In addition, expertise is not enough; you must also display an interest in the business if you want the best chance of breaking into it. This might refer to anything from an energy-related internship, group, or activity that you participate in into additional coursework that you’ve done or even a sort of family history.
It is also important to note that many financial institutions have distinct “acquisition & divestiture” (A&D) teams in addition to their “coverage” oil & gas investment banking teams. The focus of the A&D teams is on asset-level negotiations, such as the purchase or sale of an oil field rather than an entire firm. To evaluate these assets, the A&D teams often look for people with technical expertise, such as reservoir engineers, to fill their employees’ roles.
Therefore, if you have a technical background, it will be much simpler to enter this market if you target A&D teams rather than typical IB coverage jobs. This is because there is a greater need for A&D team members in traditional IB coverage roles.
A reputable university or business school, excellent grades, past internships, and great networking and preparation are the attributes that banks seek in applicants. Aside from that, banks search for the same qualities in candidates that they do anyplace else. You don’t need to be an “expert” in the technical particulars of oil and gas, but you should be familiar with the following subjects:
The many verticals and how the business models, drivers, and risk considerations vary for each one. The valuation, notably the NAV Model for upstream firms, and the slightly different indicators and multiples (keep reading). A recent transaction involving the energy sector, preferably one that the bank you are interviewing with, was involved in advising on.
A comprehension of Master Limited Partnerships (MLPs), covering why many midstream corporations utilize this structure and why other organizations have turned away from using it. Your country may have several different basins or producing areas. For instance, if you are going to an interview in Houston, you should be familiar with the Permian Basin, Eagle Ford Shale, and Barnett Shale, as well as the ways in which their output and expenditures are distinct from one another.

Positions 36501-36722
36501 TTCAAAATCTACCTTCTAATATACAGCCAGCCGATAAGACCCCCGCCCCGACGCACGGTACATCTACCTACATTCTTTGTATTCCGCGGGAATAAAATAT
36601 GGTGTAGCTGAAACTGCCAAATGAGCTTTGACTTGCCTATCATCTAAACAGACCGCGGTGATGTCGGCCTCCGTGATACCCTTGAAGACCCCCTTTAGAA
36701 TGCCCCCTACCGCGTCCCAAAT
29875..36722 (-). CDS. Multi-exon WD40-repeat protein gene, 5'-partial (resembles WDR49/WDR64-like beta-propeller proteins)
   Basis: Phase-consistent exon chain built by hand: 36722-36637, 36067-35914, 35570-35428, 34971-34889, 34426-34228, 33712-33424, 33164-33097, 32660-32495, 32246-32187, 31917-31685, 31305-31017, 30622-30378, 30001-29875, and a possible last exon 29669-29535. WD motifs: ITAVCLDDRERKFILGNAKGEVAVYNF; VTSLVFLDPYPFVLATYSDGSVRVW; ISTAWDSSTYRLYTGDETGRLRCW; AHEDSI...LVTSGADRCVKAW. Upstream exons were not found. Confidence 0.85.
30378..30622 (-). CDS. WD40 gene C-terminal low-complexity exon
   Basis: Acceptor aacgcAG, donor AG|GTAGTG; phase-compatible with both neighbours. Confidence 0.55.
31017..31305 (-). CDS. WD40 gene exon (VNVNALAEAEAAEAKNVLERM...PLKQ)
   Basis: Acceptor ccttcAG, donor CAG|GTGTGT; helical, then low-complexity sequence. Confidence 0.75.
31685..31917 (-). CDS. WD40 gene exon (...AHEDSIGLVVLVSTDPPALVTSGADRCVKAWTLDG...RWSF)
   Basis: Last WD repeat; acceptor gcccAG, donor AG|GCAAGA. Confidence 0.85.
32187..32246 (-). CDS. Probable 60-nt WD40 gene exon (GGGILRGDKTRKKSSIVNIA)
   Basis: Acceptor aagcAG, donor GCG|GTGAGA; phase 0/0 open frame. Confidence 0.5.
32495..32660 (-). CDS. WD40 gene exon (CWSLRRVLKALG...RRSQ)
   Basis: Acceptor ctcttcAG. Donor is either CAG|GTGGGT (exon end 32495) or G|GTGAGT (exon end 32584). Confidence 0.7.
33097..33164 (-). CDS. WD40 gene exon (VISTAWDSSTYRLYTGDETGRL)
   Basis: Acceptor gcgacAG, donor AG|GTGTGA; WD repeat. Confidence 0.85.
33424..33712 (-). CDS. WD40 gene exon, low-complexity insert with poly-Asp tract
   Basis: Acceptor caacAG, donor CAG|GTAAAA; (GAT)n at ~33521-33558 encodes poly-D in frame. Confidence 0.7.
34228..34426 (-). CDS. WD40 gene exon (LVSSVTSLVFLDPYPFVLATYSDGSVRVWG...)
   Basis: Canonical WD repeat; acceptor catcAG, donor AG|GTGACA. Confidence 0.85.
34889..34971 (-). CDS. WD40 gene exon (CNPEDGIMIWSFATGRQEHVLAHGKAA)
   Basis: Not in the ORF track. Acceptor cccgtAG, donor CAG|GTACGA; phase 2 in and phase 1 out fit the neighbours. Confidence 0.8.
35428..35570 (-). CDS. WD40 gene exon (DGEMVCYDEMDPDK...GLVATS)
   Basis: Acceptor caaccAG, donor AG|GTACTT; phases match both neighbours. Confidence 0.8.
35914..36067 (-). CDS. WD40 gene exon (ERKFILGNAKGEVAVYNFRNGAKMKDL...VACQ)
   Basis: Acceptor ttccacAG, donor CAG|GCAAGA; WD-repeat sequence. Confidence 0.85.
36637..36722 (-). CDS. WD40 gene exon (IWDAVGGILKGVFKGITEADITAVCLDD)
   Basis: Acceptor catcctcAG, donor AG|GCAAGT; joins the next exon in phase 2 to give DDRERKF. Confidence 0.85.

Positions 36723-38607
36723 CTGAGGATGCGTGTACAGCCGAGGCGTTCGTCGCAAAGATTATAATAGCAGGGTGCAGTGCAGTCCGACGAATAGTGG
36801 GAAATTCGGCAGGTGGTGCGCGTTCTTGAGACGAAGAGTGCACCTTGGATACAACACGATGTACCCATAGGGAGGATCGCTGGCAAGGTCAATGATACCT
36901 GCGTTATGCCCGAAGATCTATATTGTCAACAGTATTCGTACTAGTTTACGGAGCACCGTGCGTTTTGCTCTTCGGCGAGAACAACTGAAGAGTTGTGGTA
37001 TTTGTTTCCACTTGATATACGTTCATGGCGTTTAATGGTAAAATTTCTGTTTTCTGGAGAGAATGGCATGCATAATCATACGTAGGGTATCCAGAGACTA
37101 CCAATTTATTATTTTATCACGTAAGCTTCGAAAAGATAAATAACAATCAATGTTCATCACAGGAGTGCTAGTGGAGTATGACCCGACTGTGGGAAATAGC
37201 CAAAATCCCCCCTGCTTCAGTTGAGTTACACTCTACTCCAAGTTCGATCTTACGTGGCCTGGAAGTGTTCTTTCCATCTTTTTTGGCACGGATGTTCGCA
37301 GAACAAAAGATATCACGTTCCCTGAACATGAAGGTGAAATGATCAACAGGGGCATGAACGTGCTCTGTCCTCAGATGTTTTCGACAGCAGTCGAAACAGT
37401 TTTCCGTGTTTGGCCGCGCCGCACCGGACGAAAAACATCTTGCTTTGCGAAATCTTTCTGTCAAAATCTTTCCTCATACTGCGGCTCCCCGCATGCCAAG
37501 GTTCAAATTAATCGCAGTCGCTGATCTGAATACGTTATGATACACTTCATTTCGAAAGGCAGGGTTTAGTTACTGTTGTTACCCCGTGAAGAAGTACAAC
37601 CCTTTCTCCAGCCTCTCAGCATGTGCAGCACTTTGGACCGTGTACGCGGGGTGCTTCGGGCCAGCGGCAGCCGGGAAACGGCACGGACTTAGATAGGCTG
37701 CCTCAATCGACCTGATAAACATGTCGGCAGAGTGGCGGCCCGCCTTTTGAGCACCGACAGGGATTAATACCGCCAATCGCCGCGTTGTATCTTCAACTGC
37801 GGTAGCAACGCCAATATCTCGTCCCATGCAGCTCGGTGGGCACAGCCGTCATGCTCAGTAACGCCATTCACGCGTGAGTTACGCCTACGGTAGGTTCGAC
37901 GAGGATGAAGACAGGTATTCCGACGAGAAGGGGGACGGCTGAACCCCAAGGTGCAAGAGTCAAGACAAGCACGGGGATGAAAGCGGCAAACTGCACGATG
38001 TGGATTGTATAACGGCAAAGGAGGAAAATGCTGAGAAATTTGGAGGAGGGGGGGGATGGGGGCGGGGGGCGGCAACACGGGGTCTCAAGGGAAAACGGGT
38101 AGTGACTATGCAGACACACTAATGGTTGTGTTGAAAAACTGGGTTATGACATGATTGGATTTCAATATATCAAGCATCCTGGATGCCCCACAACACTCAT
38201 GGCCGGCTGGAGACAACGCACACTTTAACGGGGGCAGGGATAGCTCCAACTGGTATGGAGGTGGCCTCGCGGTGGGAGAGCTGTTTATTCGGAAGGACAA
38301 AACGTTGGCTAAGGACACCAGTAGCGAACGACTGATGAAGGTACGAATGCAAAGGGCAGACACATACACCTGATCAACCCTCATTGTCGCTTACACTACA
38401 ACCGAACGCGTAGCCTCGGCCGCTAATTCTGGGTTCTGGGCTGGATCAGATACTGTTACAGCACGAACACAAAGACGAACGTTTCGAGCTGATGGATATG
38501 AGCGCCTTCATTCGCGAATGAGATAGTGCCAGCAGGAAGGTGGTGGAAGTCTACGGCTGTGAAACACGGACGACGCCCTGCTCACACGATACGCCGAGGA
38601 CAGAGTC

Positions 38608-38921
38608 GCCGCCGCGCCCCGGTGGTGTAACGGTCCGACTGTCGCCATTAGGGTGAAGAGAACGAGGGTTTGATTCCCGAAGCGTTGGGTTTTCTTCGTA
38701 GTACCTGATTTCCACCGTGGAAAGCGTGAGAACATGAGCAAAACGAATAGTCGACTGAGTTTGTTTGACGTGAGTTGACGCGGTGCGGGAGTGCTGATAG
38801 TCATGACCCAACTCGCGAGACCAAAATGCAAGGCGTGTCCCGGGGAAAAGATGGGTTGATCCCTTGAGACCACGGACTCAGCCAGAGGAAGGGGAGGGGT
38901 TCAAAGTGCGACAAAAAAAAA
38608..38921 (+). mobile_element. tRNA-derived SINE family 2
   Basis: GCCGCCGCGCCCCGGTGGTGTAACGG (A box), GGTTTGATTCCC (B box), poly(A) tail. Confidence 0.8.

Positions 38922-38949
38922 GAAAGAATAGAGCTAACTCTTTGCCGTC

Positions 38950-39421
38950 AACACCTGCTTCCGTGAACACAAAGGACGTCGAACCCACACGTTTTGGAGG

Finally, if you are applying for a job located outside a significant financial center like Calgary in Canada or Houston in the United States, it is essential to establish some links to the local community. These organizations do not want to recruit bankers just to have them leave after one to two years to pursue opportunities in Toronto or New York.
Role of Associate in Oil and Gas Investment
The upstream oil and gas industry, often known as the E&P sector, is where most individuals want to work because they feel it offers the most genuine opportunities.
They are partially correct; E&P has the most significant corporate-level mergers and acquisitions activity out of all the verticals.
After searching for all oil and gas mergers and acquisitions as well as capital markets agreements with a value of over one billion US dollars for the past three years (globally), I obtained the following results:
- 88 meters upstream (mostly corporate M&A with a mix of the other deal types)
- Midstream: 85 (combination of asset deals, M&A, debt, and even some private equity activity)
- 31 is located downstream (mix of everything, but no private equity activity)
- Counted as integrated: 79 (almost all equity and debt offerings and a few asset deals)
- 18 services offered (mix of everything, with one notable PE deal)
Upstream is your best choice if you want to have an experience that is more typical of investment banking; this supposes that commodity prices have not suddenly plummeted. Integrated Oil and Gas can also be a viable career option; however, if you work for one of the central banks, you will mainly advise large firms on potential asset transactions and provide finance occasionally.
The Downstream and Services divisions often have less transaction activity than other business areas, and most of their relationships with large businesses take the form of “continuous advising.”